Tuesday, May 7, 2019 / by Juan Grimaldo
(Image: Terry Vine)
According to the latest Bank of America Hispanic Small Business Owner Spotlight, 79% of Hispanic entrepreneurs plan to grow their business during the next five years.
To better understand what’s driving one of the fastest-growing segments of the small-business sector, Bank of America recently surveyed more than 300 Hispanic entrepreneurs across the nation to identify their motivations, aspirations and concerns. We were pleased to find a strong majority of Hispanic business owners anticipate increased revenue and continued growth in 2019.
At the same time, those business owners are ramping up efforts to bring on new staff in a tight labor market. With Phoenix unemployment sitting at just over 4% as of February 2019, competition for talent is fierce with no signs of easing up any time soon.
According to our third annual Bank of America Hispanic Small Business Owner Spotlight, 79% of Hispanic entrepreneurs plan to grow their business during the next five years, surpassing their non-Hispanic peers by 24 percentage points. Additionally, 74% expect their revenue to increase (17 percentage points higher than non-Hispanics) and 51% plan to hire (25 percentage points higher than non-Hispanics).
Reflecting on their career paths, more than one-third of Hispanic entrepreneurs say their business has grown beyond what they originally envisioned. Many Hispanic business owners also see the long-term growth of their business as a multigenerational asset, with 38% intending to pass their business on to their children.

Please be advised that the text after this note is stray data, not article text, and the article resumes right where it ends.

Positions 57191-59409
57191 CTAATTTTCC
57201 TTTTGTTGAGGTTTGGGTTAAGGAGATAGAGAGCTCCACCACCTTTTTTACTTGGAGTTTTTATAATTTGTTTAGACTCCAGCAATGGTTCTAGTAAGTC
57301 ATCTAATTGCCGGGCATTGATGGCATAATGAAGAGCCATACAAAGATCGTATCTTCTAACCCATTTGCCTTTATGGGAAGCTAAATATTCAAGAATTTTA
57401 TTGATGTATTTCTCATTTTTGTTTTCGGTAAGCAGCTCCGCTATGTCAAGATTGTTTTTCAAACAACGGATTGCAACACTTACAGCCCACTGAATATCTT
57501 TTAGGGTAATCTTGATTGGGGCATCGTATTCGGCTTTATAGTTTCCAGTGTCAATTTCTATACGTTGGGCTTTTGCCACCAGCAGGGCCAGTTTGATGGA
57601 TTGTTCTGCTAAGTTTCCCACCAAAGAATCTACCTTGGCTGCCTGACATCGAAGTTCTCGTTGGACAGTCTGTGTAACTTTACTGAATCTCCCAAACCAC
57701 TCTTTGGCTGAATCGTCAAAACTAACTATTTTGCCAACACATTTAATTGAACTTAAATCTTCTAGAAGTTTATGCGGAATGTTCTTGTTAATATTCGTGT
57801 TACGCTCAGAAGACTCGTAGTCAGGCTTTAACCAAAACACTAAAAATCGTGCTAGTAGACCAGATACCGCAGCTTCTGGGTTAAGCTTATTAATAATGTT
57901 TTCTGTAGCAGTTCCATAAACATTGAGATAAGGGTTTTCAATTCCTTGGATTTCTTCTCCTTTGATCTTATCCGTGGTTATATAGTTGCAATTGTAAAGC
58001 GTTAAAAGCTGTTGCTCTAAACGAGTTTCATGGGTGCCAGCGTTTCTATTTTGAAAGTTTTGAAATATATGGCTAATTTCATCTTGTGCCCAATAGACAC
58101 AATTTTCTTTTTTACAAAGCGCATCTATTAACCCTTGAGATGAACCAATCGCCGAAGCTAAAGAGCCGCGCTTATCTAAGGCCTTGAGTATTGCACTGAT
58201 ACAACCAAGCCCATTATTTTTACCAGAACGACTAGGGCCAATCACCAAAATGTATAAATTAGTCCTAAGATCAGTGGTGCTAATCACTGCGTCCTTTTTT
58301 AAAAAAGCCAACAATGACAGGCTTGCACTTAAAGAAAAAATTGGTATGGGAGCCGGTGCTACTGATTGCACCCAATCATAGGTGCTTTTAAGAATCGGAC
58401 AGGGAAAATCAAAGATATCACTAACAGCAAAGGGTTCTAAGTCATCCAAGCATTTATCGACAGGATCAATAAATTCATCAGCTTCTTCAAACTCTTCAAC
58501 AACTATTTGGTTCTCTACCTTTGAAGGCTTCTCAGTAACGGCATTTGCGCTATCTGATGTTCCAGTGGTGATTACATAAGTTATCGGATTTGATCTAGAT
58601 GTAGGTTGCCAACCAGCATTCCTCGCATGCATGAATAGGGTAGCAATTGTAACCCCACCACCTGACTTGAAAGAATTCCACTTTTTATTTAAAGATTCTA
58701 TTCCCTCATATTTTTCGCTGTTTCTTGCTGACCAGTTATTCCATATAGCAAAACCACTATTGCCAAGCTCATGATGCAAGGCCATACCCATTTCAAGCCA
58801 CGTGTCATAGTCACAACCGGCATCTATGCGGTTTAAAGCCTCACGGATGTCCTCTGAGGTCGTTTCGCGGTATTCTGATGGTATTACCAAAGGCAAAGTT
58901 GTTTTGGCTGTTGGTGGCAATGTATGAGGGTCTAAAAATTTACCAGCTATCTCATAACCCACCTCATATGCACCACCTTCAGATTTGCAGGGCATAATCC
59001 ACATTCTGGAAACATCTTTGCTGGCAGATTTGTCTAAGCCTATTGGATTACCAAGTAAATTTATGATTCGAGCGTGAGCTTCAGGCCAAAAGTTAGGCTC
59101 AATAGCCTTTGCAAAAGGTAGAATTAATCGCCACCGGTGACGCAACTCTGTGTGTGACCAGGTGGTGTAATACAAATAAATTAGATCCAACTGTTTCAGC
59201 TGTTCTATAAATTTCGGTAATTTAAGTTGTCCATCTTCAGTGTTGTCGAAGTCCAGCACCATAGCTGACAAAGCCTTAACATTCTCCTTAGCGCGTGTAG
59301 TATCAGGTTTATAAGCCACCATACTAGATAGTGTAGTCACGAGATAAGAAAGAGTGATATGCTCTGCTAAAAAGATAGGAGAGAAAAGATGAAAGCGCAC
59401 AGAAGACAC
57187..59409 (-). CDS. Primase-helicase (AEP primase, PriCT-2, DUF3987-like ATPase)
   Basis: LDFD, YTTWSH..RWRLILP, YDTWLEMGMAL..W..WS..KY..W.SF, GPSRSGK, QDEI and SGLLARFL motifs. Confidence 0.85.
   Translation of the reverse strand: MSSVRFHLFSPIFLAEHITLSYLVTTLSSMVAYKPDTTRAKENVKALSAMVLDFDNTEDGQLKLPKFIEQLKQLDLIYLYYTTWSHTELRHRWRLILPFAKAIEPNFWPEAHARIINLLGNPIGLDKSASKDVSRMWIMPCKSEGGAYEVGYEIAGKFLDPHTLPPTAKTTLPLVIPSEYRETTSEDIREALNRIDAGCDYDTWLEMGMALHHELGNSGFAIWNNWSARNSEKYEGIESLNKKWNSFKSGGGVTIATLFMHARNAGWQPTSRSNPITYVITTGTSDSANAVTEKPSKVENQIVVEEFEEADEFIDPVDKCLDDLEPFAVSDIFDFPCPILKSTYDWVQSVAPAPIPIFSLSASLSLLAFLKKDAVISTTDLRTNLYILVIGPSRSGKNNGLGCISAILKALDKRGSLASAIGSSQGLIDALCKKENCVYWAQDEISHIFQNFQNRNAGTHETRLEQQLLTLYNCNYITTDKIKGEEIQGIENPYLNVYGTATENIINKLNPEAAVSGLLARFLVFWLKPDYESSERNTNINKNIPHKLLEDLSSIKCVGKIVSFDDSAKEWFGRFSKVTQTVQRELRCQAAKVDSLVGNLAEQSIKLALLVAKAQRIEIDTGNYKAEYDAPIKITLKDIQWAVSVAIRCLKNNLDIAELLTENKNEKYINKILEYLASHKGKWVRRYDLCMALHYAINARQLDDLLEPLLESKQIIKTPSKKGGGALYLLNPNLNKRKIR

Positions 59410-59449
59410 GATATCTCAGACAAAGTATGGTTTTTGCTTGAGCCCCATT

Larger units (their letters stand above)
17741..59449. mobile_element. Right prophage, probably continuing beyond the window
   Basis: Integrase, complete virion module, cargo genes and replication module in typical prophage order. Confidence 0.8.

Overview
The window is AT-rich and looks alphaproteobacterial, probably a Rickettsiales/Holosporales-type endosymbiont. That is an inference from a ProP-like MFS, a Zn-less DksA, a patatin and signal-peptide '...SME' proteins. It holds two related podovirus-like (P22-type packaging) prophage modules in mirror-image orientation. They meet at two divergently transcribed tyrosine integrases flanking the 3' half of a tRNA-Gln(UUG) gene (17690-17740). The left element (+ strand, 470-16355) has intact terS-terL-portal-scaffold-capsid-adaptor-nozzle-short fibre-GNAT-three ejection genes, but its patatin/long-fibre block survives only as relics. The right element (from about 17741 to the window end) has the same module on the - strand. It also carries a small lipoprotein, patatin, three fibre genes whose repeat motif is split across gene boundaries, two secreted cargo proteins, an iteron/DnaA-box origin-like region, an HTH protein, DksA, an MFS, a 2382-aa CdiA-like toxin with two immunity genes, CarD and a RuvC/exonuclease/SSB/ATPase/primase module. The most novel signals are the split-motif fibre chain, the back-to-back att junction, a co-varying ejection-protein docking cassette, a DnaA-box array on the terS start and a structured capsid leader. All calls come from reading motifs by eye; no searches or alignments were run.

One often-overlooked step in ensuring the future of a business is to create a succession plan. That's especially significant for family-owned companies, since the business is often the primary source of income and family wealth for the owner. While every business and family situation is unique, a few key tips to help get started with succession planning include:
One size does not fit all: The planning process should take into account a range of dynamic variables including roles, relationships and skills, personal goals and expectations, health and financial circumstances and market conditions.
The transfer of ownership within a family also can come with a number of personal and business challenges – especially when family members are employees, partners or co-owners. It requires the current owner (generally a parent) be willing to cede some control to the new owner (generally their child or children). Proactive succession planning not only helps in the process of identifying potential family successors, but it also facilitates and prepares them to take over the business in terms of skills, knowledge and financial readiness.
Consider the financials: Key financial issues must be considered in the case of transfers to family members. One of the first considerations is the impact on the current business owners’ wealth and cash flow. If the company is transferred by gift, be sure to understand the implications of any relevant gift taxes. When thinking about the financial future of a company, entrepreneurs should consider meeting with their small-business banker or accountant to understand potential red tape or pitfalls to ensure their business and assets are protected.
The plan itself will take time to develop, but the up-front effort is important to ensure a meaningful transition that meets the best interests and needs of the business, the current owner and their heirs.
It's always best for business owners themselves to proactively decide upon the type of transaction, the type of tax and the timing of business succession – rather than allowing life events, liquidity needs or the tax code to decide for them. Remember the plan is a living document that should be regularly reviewed and revised to reflect the best interests and needs of the business, while creating a meaningful next chapter for the enterprise.
By Lynn Searles – Contributing writer, Phoenix Business Journal